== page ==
Starring Katharine Isabelle (Freddy vs. Jason, Ginger Snaps), Antonio Cupo (“Bomb Girls”), and Tristan Risk, “American Mary is the story of a medical student named Mary who is growing increasingly broke and disenchanted with medical school and the established doctors she once idolized. The allure of easy money sends a desperate Mary through the messy world of underground surgeries which leaves more marks on her than the so-called freakish clientele. Appearances are everything.”
I recently hopped on the phone with the Soska sisters to talk about how American Mary parallels their Hollywood career and the steps they took to make it a different aesthetic statement after their last film, Dead Hooker In A Trunk.
I talked to Katherine Isabelle and she said she thinks this film represents you guys becoming acclimated to Hollywood. At first you’re wide-eyed and idealistic, but then you get a bit more wary.
Sylvia: That is absolutely accurate. We didn’t even realize at the time how much of ourselves and our personal journey we were putting in there. When we were making our first film we were so broke and we realized how much of show business was “show.” We gave ourselves two weeks to write this and everything we were going through at the time made it into the script through different analogies. The body-mod community is really representative of the horror community, the indie scene. And the mainstream doctors – the ones that you’re told you should trust your life with – were representative of the big Hollywood industry. It’s very much where we were two years ago, it’s very much what we needed to say.
Jen: It feeds very much into our tagline of “appearances are everything.” A lot of times people who appear normal are just trying to project that image. We’ve met some absolute monsters where everyone goes around talking about what wonderful people they are. You really can’t judge someone by what they put out there.
Did you write this with Katherine in mind?
Sylvia: The script was definitely written for her. We’re huge horror nerds and loved her performance in Ginger Snaps and after that we were obsessed with watching her in different productions. I thought she was so talented and was being underutilized. The scene she has with Al Pacino in Insomnia is incredible. Everything in this film is something I wanted to see Katie do.
Jen: As a rule, we never ever write for a particular actor. We have types in mind, but we’re trying to create characters. We totally broke that rule with Katie because we’ve been watching her for so long, she just has this presence.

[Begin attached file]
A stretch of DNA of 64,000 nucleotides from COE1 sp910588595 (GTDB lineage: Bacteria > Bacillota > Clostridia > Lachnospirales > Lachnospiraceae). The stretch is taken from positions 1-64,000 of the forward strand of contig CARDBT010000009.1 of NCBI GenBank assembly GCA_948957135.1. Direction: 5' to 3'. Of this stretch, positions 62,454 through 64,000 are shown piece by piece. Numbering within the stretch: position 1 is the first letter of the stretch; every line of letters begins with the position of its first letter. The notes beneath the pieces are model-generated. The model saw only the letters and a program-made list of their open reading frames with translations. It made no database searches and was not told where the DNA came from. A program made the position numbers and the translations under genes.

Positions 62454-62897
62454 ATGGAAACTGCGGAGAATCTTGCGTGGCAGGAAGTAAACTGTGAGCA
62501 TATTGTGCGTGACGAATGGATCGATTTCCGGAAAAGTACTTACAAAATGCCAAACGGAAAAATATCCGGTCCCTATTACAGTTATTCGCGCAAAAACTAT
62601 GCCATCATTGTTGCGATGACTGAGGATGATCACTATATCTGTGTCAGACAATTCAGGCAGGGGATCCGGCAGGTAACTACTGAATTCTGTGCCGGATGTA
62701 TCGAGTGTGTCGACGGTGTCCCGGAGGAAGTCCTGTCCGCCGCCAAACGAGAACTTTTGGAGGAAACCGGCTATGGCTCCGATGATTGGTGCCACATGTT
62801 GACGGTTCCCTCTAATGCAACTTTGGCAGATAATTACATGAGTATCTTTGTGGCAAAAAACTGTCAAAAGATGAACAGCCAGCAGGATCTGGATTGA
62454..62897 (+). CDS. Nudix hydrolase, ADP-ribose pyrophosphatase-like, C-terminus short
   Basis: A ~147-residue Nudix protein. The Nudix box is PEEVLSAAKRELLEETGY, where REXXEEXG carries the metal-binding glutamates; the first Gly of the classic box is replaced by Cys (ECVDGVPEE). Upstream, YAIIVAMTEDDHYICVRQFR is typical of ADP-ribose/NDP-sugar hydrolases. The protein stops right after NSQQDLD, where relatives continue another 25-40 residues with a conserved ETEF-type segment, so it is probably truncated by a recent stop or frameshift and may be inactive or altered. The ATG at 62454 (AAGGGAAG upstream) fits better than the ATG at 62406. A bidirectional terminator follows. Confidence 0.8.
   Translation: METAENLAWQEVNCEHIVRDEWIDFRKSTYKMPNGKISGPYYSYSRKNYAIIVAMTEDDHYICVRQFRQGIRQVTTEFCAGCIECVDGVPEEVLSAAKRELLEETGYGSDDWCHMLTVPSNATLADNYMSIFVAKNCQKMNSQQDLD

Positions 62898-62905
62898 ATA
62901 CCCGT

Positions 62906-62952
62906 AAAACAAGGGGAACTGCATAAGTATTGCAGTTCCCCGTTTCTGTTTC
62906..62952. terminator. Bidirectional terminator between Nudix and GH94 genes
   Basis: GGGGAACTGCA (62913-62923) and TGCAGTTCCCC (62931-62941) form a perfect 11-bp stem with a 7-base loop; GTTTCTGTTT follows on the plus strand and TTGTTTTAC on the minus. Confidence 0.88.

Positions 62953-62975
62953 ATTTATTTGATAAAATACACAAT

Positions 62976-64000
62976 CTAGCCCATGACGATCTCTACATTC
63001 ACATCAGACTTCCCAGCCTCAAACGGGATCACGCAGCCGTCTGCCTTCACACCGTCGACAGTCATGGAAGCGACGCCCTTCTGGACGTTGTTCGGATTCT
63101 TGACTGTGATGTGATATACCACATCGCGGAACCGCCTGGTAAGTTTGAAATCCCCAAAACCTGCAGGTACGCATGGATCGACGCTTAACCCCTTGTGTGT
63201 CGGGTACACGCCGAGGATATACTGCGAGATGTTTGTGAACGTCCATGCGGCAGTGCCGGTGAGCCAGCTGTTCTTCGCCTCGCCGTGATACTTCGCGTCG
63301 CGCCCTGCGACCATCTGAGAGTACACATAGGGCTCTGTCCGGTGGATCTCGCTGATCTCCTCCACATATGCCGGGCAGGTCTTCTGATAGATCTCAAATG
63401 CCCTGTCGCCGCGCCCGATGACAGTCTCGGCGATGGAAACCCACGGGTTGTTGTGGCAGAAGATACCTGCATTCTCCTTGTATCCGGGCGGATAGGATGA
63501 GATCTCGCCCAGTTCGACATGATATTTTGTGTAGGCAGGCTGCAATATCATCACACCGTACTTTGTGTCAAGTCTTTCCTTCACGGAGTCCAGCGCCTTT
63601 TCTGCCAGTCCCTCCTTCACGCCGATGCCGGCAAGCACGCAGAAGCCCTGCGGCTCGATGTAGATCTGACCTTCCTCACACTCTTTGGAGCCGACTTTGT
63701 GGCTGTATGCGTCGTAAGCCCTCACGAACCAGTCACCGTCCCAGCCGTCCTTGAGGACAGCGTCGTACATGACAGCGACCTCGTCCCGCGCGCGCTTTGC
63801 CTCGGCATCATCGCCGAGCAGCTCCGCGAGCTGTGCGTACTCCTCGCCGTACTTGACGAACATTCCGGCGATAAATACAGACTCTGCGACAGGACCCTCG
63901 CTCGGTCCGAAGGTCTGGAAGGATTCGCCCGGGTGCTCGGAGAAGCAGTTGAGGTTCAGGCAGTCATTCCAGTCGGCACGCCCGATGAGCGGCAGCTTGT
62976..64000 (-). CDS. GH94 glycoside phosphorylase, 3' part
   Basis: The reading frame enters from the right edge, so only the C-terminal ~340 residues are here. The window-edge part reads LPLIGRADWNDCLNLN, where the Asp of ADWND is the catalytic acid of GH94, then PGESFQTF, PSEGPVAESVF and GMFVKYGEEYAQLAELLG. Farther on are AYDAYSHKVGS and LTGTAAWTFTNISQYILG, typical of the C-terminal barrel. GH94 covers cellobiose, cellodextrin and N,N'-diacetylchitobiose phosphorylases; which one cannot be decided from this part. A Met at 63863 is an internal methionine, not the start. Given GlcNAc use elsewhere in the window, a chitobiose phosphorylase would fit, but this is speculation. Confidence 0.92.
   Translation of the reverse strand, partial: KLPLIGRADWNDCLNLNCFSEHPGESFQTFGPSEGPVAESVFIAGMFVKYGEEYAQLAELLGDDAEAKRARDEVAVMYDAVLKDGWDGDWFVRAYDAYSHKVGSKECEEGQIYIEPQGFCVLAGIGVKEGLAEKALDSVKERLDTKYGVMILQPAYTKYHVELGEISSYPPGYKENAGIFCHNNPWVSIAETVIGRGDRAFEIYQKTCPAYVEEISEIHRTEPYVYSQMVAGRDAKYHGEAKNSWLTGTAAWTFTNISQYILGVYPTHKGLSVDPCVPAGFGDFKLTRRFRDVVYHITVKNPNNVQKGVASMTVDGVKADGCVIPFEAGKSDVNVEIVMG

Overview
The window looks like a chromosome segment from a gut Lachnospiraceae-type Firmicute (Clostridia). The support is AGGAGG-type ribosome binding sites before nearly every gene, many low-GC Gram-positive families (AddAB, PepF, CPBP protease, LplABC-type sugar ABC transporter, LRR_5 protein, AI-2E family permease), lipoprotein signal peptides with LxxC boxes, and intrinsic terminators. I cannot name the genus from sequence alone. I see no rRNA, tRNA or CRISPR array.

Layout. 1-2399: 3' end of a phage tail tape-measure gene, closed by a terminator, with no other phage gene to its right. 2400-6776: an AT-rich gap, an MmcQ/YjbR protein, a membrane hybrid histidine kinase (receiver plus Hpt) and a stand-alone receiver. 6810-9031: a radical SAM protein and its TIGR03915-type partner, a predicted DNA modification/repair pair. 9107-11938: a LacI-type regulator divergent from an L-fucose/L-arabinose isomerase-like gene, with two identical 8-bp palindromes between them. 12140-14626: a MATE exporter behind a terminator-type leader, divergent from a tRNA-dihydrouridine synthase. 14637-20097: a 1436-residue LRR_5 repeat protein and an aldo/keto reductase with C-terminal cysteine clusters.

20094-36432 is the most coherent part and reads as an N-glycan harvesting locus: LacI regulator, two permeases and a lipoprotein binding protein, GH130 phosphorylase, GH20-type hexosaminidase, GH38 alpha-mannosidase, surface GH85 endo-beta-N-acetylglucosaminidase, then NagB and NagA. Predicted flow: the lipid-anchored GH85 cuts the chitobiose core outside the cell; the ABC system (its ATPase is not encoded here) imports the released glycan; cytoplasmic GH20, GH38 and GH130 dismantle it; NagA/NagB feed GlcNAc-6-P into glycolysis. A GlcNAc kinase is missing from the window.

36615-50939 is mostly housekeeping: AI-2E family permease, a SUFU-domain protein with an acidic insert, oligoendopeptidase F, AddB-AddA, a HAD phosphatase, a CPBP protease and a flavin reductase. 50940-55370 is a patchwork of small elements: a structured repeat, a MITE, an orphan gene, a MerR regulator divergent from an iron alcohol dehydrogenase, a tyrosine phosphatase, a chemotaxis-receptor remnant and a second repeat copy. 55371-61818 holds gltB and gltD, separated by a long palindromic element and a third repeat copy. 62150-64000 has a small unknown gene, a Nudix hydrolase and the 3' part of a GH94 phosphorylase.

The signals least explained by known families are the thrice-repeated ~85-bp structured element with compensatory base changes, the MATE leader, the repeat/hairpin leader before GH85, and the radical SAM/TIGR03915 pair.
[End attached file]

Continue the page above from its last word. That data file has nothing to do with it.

Tristan Risk plays such an interesting character, this Betty Boop person. But that’s a huge risk that paid off because it could have taken people out of the movie.
Sylvia: It was such a difficult part to cast. We saw 60 different actresses, we had lord of people coming in and tapings around the world. It was really hard to find someone who could make that real. And dealing with prosthetics, we wanted her to have scars. We didn’t want her to look perfect. Originally Tristan wasn’t even in the call, she was hired to be our staff coordinator and choreographer, and I couldn’t stop staring at her. I was like, “it’s too bad you don’t act” and she said, “oh, I act.” And then I said, “it’s too bad you don’t do voices” and she said, “oh, I do voices.”
Jen: We really wanted to open up a conversation about cosmetic surgery vs. body modification. Body modification isn’t accepted because it isn’t seen as a necessary change but cosmetic surgery like botox and breast enlargement is seen as necessary. As I see it, cosmetic surgery is about fitting into the overall ideal, or North American ideal, of what is beautiful. But with body modification people are trying to extend their own relationships with themselves and what they think is beautiful.
Can you talk about your approach to the visuals? The film is quite stately and striking.
Sylvia: It’s more of an homage to Asian and European cinema. When we were trying to pitch the film people were like, “oh, that’s Hostel, that’s Saw. That’s gross no one can look at it.” But I thought, “what if we take that as a focal point and really focus on appearances and try to make it a stunningly beautiful movie.” We have a clitorectomy in the film that I challenge anyone to tell me a more beautiful body modification scene. We wanted to bring the art into that.
Jen: With the tagline “appearances are everything,” it was so important for the film to be beautiful and aesthetically pleasing. We had two nickels to rub together for all of our departments, but the work they were able to pull off was just phenomenal.